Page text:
Age of diagnosis of colorectal cancer in HNPCC patients is more complex than that predicted by R72P polymorphism in TP53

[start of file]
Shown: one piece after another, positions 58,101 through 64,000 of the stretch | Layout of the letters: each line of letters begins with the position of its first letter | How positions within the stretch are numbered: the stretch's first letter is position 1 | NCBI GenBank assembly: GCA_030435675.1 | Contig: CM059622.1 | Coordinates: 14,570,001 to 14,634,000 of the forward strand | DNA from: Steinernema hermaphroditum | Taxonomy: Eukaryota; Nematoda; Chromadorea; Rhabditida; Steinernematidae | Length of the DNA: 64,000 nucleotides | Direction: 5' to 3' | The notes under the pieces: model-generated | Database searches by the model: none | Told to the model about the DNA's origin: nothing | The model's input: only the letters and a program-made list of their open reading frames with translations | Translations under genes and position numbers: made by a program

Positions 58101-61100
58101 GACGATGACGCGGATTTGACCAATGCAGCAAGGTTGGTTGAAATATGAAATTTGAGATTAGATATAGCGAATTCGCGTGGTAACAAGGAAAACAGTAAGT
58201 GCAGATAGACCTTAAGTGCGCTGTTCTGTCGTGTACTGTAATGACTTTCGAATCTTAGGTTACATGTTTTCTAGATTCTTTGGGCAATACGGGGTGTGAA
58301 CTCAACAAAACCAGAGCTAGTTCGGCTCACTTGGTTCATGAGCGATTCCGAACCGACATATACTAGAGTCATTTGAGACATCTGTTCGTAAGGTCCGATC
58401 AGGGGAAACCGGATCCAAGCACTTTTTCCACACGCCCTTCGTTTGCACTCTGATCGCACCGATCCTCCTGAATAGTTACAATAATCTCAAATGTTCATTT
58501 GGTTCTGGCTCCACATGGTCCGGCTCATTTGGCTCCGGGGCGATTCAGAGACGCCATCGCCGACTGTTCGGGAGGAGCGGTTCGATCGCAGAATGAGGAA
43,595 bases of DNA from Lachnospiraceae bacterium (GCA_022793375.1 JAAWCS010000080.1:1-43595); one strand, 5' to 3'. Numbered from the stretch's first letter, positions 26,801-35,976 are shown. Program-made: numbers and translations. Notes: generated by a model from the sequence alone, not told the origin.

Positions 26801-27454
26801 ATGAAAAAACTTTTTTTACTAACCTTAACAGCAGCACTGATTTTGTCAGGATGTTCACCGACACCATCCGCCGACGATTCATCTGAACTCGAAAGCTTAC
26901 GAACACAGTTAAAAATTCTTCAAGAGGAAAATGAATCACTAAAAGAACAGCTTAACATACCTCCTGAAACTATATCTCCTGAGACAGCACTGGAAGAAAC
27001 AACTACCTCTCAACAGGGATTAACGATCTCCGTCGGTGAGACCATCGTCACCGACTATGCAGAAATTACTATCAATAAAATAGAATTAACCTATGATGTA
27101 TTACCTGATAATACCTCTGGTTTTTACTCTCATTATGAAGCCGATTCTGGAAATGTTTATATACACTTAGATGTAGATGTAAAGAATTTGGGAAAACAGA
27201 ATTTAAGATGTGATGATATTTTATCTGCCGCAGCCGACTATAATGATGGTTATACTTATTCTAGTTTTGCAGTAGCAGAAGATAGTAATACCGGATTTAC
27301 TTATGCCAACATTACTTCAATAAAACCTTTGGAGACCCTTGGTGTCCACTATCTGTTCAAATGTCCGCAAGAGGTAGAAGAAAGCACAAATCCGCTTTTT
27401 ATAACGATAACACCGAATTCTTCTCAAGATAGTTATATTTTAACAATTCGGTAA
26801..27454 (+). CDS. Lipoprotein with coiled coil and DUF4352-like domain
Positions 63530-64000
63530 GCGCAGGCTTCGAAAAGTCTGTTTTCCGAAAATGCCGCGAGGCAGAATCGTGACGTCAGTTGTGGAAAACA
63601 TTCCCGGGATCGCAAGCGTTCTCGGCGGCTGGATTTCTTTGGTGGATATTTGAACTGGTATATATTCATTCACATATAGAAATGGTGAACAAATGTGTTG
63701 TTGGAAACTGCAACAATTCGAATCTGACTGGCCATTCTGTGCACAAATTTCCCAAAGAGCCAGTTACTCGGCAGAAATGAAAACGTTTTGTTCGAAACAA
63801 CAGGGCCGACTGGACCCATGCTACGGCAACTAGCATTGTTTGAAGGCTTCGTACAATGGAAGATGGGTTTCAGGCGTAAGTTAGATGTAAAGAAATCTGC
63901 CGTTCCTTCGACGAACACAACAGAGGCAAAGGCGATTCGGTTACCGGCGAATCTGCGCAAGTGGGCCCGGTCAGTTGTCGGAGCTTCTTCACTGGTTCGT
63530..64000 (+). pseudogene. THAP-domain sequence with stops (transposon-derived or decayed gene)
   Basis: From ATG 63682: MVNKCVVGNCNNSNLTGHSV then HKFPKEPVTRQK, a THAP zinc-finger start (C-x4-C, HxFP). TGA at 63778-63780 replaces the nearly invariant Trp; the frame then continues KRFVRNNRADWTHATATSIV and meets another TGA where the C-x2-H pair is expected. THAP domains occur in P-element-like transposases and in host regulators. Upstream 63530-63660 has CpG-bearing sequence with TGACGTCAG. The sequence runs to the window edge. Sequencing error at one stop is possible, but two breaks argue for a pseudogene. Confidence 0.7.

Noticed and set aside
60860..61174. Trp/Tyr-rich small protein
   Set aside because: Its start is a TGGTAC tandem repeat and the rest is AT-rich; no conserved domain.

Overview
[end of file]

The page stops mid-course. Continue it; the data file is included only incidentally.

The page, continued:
Hereditary nonpolyposis colorectal cancer (HNPCC) is an autosomal dominantly inherited cancer syndrome associated with germline mutations in DNA mismatch repair (MMR) genes. Recently a polymorphism at codon 72 (R72P) in the tumour suppressor gene TP53 has been implicated in the age of disease onset in HNPCC. In this report we have studied a large cohort of HNPCC patients to assess the impact of this polymorphism on disease expression and age of diagnosis of colorectal cancer (CRC). DNA samples from 218 HNPCC mutation positive patients from Australia and Poland were genotyped for the arginine to proline change at codon 72 in the TP53 gene. The association between the polymorphism and disease characteristics (mutation status, disease expression and age of diagnosis of CRC) was tested using Pearson's Chi-square and Kaplan–Meier survival analysis. Our study of Australian and Polish HNPCC patients does not provide evidence for an association between the Arg/Pro (GC) genotype of the R72P polymorphism and age of diagnosis of CRC. The R72P polymorphism was examined in HNPCC patients and found to be not associated with disease development in either the Australian or Polish populations. When gene mutation status (hMLH1 or hMSH2) was included in the analysis some evidence of an affect was observed. The genotyping revealed in the Australian population that the R72P polymorphism was under-represented in the hMSH2 group whereas it was over-represented in the Polish hMSH2 group. A similar trend was observed for hMLH1 in both groups but was not significant. Age of diagnosis of CRC in HNPCC patients is therefore more complex than that predicted by the R72P TP53 polymorphism alone, suggesting an inter-relationship with other genetic and/or environmental factors. © 2005 Wiley-Liss, Inc.